Elder abuse prevention
It’s called the “hidden crime” for a reason. Elder abuse, while distressingly common, usually goes unreported. Even the victims themselves aren’t likely to speak up as they’re being stripped of their independence, resources, health and dignity.
As many as one in 10 seniors have experienced elder abuse, defined as the maltreatment of an older person by a spouse, intimate partner or someone who has a special relationship with the elder. The maltreatment can include physical harm, emotional or verbal abuse, financial exploitation, neglect, abandonment and sexual abuse. It can occur anywhere, but the vast majority of cases are in private homes.
While it may not be obvious, elder abuse does leave signs. Being alert to them and acting on your suspicions may prevent or stop the victimization of an older, vulnerable adult.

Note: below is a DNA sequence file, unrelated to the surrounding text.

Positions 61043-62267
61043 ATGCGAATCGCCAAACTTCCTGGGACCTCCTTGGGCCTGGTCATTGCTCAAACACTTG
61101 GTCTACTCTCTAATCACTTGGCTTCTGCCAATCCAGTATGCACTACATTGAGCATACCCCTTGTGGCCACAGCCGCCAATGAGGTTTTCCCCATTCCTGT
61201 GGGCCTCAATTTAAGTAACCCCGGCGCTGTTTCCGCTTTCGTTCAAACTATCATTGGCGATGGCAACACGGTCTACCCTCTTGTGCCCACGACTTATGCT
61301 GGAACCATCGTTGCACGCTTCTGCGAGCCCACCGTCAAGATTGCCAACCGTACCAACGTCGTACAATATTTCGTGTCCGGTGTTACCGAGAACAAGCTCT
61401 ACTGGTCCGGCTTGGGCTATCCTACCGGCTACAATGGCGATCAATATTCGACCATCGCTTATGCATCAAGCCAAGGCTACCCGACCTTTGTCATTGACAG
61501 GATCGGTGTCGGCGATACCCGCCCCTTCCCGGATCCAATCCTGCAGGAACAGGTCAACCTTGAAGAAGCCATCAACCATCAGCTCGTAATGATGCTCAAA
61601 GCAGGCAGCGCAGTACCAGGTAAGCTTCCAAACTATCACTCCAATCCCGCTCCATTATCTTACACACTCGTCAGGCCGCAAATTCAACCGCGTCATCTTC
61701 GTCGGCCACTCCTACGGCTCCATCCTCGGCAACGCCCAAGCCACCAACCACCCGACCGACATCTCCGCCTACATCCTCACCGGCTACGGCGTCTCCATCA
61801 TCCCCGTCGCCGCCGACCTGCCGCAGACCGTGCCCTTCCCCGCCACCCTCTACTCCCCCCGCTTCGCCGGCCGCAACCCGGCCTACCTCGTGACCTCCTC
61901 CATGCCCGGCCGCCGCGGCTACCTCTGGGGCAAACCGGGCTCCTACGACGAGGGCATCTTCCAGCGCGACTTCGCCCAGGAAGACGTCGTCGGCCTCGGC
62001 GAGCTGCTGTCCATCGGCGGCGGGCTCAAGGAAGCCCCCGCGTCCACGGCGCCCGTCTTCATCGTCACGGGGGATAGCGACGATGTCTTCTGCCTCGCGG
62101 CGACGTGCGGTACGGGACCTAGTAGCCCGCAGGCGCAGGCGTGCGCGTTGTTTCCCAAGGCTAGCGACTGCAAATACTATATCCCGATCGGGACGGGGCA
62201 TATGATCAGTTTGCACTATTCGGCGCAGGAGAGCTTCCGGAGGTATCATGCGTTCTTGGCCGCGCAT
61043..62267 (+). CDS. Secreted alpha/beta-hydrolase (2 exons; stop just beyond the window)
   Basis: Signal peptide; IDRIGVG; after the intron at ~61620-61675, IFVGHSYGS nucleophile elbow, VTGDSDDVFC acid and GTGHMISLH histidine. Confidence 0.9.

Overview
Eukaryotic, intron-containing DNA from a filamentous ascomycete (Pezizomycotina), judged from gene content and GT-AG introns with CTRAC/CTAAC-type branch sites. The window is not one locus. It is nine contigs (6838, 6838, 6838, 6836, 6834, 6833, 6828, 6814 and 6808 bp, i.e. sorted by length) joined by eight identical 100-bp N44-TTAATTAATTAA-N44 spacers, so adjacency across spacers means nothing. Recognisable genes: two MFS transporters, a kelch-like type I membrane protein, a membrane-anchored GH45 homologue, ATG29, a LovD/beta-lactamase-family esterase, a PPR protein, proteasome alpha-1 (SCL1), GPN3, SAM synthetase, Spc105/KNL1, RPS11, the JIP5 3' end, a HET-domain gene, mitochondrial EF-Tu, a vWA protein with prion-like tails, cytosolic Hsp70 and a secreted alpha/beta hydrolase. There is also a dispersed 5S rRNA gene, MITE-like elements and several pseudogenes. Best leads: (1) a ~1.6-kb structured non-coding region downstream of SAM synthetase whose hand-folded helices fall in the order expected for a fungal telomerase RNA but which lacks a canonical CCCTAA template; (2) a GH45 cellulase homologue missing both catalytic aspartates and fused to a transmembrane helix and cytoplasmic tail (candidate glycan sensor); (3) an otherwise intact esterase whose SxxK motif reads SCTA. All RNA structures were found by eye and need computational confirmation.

Here are some common red flags:
- Unexplained injuries or behavior
- Fear of certain people and situations
- Sudden decline in physical appearance
- Isolation from family and friends
- Disappearance of possessions
- Financial changes, including unexplained large withdrawals, the addition of others on a bankcard and unpaid bills despite adequate income
- Unsafe living conditions
To protect yourself from abuse:
- Stay engaged and connected to a strong network of family and friends
- Take good care of yourself
- Never make financial decisions under pressure
- Assert your right to be treated with dignity and respect. You have the right to make your own decisions.
- Trust your instincts if something doesn’t seem right
- Ask for help if you need it